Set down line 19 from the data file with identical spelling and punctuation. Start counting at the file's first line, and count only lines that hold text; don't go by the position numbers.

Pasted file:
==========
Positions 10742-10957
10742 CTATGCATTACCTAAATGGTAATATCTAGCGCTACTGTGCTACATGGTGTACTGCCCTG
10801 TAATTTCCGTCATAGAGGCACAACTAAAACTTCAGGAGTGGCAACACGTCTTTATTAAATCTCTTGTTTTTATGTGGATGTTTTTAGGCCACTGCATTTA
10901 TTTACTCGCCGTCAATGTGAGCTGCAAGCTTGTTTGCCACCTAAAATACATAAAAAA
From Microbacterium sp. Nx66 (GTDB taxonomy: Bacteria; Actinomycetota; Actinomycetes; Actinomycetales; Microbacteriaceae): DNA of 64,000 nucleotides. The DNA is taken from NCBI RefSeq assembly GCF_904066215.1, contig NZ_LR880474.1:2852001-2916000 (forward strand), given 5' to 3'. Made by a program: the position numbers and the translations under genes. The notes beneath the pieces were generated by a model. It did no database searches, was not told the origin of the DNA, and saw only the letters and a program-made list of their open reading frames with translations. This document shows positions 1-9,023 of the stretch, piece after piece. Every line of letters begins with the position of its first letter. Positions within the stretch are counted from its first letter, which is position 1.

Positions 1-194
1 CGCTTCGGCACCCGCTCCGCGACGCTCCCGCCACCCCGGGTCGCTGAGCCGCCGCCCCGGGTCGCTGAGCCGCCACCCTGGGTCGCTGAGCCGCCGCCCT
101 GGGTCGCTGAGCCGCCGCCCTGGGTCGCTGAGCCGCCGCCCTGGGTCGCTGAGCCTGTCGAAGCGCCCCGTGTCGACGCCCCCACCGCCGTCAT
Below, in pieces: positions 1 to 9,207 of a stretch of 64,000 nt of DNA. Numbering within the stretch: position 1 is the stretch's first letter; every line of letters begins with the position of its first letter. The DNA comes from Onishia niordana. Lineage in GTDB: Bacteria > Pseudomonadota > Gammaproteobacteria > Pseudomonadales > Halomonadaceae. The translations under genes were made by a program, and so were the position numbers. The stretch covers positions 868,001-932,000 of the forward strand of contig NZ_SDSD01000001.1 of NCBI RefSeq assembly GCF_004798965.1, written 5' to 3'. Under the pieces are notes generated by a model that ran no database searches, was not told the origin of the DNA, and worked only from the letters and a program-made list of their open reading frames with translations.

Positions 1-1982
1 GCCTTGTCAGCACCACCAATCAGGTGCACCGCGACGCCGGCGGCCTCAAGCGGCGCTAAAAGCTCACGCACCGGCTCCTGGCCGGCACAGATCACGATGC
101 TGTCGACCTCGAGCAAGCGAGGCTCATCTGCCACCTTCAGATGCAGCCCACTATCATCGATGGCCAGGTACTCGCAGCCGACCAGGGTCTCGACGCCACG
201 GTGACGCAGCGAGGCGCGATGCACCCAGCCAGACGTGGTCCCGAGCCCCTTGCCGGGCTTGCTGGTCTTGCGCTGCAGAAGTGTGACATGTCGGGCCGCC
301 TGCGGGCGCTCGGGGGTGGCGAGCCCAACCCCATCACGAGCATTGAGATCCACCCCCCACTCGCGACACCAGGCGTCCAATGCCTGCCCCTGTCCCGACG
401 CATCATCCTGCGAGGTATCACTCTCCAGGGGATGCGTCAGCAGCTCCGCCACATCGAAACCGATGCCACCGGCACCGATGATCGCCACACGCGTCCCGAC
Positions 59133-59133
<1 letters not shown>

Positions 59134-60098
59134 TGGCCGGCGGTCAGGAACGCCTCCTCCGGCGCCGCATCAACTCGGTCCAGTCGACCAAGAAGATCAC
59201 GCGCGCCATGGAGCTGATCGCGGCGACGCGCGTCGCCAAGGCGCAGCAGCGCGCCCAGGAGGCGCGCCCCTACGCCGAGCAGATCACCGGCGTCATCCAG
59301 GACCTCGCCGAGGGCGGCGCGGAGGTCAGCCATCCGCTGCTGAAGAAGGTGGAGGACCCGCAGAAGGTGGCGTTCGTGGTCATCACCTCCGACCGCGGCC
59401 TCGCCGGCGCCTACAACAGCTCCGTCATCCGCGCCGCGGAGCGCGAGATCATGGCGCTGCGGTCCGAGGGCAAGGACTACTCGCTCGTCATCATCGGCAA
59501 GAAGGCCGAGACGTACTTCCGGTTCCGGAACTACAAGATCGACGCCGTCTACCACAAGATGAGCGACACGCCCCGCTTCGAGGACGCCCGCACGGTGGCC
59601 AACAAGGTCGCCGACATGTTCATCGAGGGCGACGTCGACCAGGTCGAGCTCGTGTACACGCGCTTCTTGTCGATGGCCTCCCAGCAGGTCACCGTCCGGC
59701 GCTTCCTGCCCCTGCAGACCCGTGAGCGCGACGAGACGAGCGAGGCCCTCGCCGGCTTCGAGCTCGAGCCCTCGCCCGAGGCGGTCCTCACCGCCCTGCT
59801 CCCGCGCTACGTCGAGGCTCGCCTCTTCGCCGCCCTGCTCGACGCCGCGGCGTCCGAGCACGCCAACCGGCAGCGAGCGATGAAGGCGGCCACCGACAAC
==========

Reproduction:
59134 TGGCCGGCGGTCAGGAACGCCTCCTCCGGCGCCGCATCAACTCGGTCCAGTCGACCAAGAAGATCAC